James Birney and the Liberty Party, 1840 and 1844

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This map by John Lewis illustrates the free states, slave states, and territories of the United States in 1848. At this time, many former members of the Liberty Party joined forces with Barnburner Democrats, who were angered by the Democratic Party’s refusal to ban the expansion of slavery to territories acquired from Mexico in the Mexican War. Together they formed the Free Soil Party. This party was against the expansion of slavery, but not fully abolitionist. By 1854, it had merged with the Republican Party. Courtesy of Boston Public Library via Digital Commonwealth.

The Liberty Party was formed in 1839 in upstate New York in response to political fractures within the American abolitionist movement, particularly around the interpretation of the US Constitution. The American Anti-Slavery Society, run by abolitionist William Lloyd Garrison, denounced the Constitution as a "covenant with death and an agreement with hell," and advocated that abolitionists divorce themselves from its authority and mainstream politics in general to achieve reform. In contrast, founders of the Liberty Party interpreted the Constitution as an anti-slavery document, and hoped to use traditional political avenues such as elected office to accomplish anti-slavery reform.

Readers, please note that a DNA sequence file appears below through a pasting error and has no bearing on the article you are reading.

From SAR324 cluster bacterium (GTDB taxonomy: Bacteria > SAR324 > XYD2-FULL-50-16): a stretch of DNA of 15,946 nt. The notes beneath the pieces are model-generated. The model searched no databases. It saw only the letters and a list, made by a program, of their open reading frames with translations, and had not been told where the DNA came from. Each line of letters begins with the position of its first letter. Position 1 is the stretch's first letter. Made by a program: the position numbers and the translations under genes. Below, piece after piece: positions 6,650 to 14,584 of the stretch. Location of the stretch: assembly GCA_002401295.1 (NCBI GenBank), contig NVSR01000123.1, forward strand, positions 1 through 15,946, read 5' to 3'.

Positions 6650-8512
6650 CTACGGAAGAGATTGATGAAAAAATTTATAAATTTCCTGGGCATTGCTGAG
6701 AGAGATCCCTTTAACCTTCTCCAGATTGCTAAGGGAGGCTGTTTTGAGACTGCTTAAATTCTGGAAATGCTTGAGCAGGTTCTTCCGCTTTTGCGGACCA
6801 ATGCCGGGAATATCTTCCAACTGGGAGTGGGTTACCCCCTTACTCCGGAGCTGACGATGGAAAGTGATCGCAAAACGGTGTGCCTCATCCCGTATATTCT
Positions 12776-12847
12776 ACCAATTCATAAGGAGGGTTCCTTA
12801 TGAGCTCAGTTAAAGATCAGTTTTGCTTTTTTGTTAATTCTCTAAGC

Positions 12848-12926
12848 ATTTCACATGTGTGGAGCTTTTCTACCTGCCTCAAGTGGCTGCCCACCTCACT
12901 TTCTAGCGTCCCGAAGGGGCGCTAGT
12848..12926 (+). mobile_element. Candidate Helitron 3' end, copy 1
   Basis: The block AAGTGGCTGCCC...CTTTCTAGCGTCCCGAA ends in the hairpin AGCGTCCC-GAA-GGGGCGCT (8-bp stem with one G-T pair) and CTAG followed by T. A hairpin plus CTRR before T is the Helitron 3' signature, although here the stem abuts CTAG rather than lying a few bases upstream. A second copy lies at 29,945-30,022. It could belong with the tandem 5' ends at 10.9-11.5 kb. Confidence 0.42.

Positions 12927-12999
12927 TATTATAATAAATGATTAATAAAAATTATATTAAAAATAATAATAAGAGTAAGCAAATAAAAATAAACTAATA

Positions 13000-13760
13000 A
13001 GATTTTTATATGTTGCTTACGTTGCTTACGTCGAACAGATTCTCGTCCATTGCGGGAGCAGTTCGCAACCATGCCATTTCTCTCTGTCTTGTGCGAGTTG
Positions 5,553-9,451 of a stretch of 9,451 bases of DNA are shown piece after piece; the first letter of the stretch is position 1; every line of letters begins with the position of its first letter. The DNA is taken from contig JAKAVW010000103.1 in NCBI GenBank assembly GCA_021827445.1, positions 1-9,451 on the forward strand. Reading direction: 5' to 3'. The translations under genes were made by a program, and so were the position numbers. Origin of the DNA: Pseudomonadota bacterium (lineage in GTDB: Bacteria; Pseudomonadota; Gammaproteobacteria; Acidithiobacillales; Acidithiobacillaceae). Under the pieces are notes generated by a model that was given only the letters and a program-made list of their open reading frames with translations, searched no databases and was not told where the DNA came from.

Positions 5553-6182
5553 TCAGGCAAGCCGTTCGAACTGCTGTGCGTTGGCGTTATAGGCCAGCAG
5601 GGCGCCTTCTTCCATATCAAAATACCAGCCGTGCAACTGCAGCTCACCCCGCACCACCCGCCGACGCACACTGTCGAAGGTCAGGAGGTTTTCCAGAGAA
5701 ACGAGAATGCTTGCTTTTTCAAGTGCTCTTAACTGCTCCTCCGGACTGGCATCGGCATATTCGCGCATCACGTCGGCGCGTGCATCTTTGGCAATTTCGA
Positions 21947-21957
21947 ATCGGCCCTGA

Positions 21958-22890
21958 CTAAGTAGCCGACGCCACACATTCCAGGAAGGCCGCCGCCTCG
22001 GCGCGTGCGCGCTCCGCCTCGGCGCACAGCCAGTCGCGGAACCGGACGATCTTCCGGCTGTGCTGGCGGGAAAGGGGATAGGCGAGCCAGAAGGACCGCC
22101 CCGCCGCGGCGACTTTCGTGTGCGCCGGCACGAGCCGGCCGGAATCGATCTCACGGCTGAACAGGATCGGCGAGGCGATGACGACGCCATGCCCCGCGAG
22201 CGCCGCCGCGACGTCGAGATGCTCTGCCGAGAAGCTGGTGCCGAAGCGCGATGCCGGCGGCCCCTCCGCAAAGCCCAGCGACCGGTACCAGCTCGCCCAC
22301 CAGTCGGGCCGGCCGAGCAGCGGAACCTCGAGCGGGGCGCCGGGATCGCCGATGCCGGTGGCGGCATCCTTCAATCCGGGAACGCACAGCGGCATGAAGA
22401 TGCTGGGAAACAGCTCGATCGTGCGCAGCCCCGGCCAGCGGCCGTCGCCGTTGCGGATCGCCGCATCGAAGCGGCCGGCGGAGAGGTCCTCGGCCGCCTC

Liberty Party founder James Birney was a Kentucky-born lawyer, former slaveholder, and celebrated convert to the abolitionist cause. The Liberty Party nominated Birney as their presidential candidate in 1840, although he only received 6,797 votes. Birney was once again nominated as the party’s candidate for 1844. This time, due to concerns over the annexation of Texas and its implications for slavery and politics, the Liberty Party received more popular support from voters who found the Whig Party candidate Henry Clay too compromising on the issue.

In the election, Birney won 62,103 votes or 2.3% of the popular vote, with 15,800 votes coming from voters in New York. Many speculated that the Liberty Party’s success in New York ironically helped throw a presidential victory from Clay to James Polk, the pro-slavery Democratic candidate. With New York, Clay would have had the majority of electoral votes.